Children and adults spend as much as 90% of their time indoors, where pollutant levels can sometimes be significantly higher than outdoors. Common indoor pollutants include mold, lead, chemicals, and contaminants brought into a building from outside. Many communities are seeing the value in the green building movement, which is changing the way we look at how buildings are designed, constructed and maintained.

Green Infrastructure

Stormwater runoff is a major cause of water pollution in urban areas. Traditionally, communities have managed stormwater runoff with so-called “gray infrastructure”, conventional piped drainage and waste water treatments that carry stormwater away from the built environment into coastal waters. However, communities across the country are turning toward the use of “green infrastructure”, the incorporation of rain gardens, stormwater parks, vegetated roofs, porous pavement, swales, urban tree cover, etc. These and other methods protect coastal water quality by treating urban stormwater in ways that mimic natural systems while also providing community amenities. Green infrastructure has become an attractive component of building sustainable communities because its use protects the environment while also allowing communities to achieve more for their investments. Learn more about the importance of water quality in the Lagoon below.

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By 2025, 75% of Americans will live within 50 miles of a coast. Upwards of 1,000 new people move to Florida permanently each day. Managing this growth wisely is very important.


Many Floridians have come here from other places. They come for the clean water, world-class fishing and boating, and other community amenities that make living in Florida so attractive. Many of these people want to live near or on the water and take part in the many unsurpassed recreational opportunities the lagoon offers. Because Florida is such an attractive place to work and play, growth and development are inevitable. However, growth and environmental stewardship do not have to be exclusive of one another. Communities in many regions of the country are learning that integrating development and environmental sustainability makes good economic sense. Done well, growth can continue to be a major economic driver without sacrificing the environment.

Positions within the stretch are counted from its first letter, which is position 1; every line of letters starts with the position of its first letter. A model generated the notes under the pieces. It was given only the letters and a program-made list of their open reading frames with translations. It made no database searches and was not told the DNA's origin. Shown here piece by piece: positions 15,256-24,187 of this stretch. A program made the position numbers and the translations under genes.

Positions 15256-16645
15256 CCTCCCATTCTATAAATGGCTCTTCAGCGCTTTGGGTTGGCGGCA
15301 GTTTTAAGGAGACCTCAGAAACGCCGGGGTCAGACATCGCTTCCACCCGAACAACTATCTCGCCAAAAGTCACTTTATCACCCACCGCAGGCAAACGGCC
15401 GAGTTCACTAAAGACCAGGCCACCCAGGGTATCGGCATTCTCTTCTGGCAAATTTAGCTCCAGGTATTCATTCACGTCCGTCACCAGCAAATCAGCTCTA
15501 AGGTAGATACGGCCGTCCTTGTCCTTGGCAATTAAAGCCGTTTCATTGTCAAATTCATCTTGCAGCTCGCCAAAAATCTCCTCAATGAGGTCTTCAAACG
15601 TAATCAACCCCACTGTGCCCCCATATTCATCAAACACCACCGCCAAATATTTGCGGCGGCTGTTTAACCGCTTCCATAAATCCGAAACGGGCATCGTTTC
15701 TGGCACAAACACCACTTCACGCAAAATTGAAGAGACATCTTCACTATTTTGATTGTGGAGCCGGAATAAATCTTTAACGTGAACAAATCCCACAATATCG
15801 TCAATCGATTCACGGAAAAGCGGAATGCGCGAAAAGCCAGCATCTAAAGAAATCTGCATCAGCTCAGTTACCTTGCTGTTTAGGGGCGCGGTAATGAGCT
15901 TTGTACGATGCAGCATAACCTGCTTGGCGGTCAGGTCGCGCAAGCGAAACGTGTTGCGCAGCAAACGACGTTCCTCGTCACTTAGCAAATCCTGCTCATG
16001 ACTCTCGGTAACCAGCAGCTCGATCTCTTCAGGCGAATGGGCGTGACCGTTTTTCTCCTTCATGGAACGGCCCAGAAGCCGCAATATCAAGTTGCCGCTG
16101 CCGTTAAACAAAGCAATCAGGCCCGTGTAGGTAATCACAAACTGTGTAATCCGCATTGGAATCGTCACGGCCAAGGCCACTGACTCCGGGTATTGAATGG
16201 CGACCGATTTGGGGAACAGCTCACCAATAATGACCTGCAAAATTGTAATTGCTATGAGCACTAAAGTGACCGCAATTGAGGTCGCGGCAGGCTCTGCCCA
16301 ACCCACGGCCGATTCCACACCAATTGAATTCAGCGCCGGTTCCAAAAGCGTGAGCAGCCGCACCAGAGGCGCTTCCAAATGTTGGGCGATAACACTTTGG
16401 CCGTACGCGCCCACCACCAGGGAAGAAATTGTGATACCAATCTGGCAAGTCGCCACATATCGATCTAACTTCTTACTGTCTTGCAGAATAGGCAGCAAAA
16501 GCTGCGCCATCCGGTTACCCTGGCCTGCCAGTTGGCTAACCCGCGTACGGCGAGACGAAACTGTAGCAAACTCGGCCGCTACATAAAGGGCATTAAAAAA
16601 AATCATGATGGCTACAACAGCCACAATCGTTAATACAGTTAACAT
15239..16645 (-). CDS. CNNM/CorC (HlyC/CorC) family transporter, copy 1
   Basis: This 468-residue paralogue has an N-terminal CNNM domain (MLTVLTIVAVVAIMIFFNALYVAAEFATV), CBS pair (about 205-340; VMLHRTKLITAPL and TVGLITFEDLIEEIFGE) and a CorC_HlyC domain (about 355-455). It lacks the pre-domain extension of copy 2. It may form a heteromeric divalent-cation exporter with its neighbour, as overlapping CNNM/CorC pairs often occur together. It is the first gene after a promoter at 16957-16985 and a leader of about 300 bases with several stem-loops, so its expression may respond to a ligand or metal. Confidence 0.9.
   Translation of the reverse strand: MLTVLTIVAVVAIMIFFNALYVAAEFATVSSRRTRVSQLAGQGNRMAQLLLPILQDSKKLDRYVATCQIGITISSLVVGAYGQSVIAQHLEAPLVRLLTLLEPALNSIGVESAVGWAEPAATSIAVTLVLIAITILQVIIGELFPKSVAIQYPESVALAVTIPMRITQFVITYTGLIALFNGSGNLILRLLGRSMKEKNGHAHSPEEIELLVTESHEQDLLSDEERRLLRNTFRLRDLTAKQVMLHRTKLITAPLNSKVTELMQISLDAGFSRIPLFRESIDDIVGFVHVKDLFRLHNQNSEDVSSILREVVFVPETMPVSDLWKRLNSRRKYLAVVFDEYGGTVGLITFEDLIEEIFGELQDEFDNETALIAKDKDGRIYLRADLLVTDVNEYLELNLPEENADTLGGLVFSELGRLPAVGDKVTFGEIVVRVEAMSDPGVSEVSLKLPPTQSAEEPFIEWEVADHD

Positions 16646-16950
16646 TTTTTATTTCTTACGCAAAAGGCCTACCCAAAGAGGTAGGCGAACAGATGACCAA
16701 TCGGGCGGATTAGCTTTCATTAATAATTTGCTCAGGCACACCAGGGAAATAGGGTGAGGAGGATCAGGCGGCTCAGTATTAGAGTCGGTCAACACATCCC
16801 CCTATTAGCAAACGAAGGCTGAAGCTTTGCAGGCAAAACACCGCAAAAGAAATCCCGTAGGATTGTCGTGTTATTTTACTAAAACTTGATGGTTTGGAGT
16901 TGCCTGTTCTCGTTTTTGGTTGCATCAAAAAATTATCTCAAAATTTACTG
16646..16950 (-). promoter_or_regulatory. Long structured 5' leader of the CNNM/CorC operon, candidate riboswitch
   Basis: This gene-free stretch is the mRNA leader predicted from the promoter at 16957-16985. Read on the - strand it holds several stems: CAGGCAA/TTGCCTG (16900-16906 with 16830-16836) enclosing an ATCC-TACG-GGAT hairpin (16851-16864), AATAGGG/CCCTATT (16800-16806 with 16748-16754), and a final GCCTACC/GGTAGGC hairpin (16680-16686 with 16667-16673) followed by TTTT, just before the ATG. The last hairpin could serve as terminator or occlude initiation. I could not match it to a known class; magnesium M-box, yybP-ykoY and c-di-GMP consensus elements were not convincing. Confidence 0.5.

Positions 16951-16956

Smart Growth conserves resources by redeveloping already built upon land and reinvesting in existing infrastructure. It highlights community amenities by designing neighborhoods that have homes within walking distance of shops, offices, schools and parks, and gives residents the option of walking, cycling, or driving as they conduct their daily business. Smart Growth neighborhoods offer a range of housing types, making these neighborhoods attractive to people of all ages and income levels. The high quality of life in Smart Growth neighborhoods makes these communities economically competitive, creates a wealth of business opportunities and strengthens the local tax base.


They help minimize air and water pollution, reduce greenhouse gases, preserve natural lands by encouraging compact development, as well as safeguarding environmentally sensitive areas.


Environmental justice is the fair treatment and meaningful involvement of all people regardless of race, color, national origin, or income, with respect to the development, implementation, and enforcement of environmental laws, regulations, and policies. Embracing environmental justice means realizing that no group of people should bear a disproportionate share of the negative environmental consequences resulting from industrial, governmental and commercial operations or policies. It also means that communities become committed to seeking out and facilitating the involvement of traditionally underserved communities to bring them into decision-making processes, as full participants when decisions are made that will impact public health and the environment in the community.